Throwback Thursday: Close call race to the finish line in Rio

02 October 2014

You’ve raced across the Atlantic Ocean, clocked up close to 5,000 miles during 27 days at sea. How amazing is it that you and your team are then first to cross the finish line, an incredible 19 seconds ahead of the crew in second place!

That’s what separated the two top leaders of the race to Rio de Janeiro for Leg 1 in the last edition of the race. In this week’s Throwback Thursday we recall the toughly fought duel between Jamaica Get All Right and PSP Logistics.

“It felt great to come in first to Rio, it was a very long, very tough race," Pete Stirling, the skipper behind the Jamaica Get All Right team said.

"There have been highs and lows. It’s not the toughest of all the races physically but mentally it felt incredibly tough.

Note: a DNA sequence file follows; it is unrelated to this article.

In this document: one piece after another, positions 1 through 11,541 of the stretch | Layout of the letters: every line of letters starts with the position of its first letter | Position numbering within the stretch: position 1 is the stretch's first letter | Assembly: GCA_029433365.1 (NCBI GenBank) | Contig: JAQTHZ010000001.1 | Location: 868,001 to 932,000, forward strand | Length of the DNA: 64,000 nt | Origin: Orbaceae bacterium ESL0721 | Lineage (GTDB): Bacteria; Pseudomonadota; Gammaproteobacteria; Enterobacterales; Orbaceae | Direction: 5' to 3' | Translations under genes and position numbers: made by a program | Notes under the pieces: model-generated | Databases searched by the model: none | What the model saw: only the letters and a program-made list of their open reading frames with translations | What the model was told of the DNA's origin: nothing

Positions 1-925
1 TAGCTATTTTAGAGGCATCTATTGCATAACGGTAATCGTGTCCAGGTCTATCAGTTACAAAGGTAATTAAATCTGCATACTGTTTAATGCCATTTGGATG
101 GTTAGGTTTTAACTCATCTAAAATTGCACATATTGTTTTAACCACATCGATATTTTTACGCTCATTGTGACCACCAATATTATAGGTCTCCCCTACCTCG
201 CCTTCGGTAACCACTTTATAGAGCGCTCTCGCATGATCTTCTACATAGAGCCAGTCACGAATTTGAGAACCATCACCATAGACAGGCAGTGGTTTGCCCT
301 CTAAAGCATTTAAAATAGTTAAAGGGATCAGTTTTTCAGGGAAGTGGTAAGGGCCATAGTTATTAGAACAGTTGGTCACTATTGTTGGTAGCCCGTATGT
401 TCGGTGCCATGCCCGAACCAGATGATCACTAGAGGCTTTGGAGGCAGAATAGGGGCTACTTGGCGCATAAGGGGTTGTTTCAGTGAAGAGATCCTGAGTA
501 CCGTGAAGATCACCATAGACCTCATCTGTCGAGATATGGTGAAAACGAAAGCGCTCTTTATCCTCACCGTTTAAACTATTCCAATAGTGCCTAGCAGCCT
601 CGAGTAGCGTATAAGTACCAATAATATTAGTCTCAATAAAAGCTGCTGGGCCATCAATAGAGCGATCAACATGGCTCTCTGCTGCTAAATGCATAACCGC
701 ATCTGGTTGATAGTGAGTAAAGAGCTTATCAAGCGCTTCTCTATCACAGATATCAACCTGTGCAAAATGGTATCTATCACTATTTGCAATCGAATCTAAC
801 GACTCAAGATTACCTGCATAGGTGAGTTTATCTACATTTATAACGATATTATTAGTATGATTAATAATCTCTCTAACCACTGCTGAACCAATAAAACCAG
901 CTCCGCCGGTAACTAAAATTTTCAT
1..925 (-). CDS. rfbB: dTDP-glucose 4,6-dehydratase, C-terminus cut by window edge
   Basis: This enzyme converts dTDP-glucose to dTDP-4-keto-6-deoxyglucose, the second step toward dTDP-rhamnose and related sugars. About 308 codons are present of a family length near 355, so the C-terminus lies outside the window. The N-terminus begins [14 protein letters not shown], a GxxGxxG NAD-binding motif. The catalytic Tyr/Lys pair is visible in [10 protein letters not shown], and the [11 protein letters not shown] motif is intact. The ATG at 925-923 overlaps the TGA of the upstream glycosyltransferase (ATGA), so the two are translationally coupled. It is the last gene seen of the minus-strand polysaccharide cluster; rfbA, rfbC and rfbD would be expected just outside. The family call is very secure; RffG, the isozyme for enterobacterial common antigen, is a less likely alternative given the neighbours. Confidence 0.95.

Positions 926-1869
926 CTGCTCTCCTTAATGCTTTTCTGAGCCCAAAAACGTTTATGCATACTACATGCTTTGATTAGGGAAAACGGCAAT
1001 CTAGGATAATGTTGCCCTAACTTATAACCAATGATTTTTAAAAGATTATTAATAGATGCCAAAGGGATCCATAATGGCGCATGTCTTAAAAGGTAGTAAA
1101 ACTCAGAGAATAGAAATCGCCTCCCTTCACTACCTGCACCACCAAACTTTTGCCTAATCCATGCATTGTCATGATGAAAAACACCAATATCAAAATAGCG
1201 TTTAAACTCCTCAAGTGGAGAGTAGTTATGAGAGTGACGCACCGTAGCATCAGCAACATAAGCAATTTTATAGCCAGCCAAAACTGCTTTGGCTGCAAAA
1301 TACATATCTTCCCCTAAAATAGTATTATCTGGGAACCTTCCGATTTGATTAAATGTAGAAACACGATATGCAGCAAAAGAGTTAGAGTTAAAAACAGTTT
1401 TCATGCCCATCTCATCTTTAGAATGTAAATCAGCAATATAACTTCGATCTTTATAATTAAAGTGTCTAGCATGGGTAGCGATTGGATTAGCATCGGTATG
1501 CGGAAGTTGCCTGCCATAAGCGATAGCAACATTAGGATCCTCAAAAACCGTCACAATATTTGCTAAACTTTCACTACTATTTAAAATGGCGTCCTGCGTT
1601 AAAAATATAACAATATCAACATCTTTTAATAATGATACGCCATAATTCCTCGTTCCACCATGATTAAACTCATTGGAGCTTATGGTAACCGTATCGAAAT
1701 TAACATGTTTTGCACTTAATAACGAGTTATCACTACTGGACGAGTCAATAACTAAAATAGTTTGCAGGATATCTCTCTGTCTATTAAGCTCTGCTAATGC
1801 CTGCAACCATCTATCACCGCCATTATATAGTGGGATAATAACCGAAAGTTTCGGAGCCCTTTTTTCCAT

“Coming into the Doldrums, we were at the back of the pack but I had my tactics planned the whole way. Making our break out to the east and overtaking the fleet to take line honours in the final stages is a fantastic and memorable achievement for us all.”

Leg 1 certainly put the new Clipper 70s to the test, demonstrating their increased speed capabilities before halting in becalmed conditions in the dreaded Doldrums.

In the last few miles of the race across the North Atlantic, strong headwinds became the final obstacle the fleet would face that saw the front leading pack pushed through in a hotly contested battle to win the race.

However, in a cruel twist of fate, Jamaica Get All Right’s victory was tinged by its competitors and PSP Logistics moved ahead in the overall standings following a redress of time due to being forced to suspend racing while it replenished its fresh water supplies in the Doldrums.

Competing skipper Chris Hollis said: “The finish was fantastic. We had been playing cat and mouse for about a week with Jamaica Get All Right since we left the Doldrums. We didn’t get much sleep overnight night but getting a grandstand finish was all worth it.”

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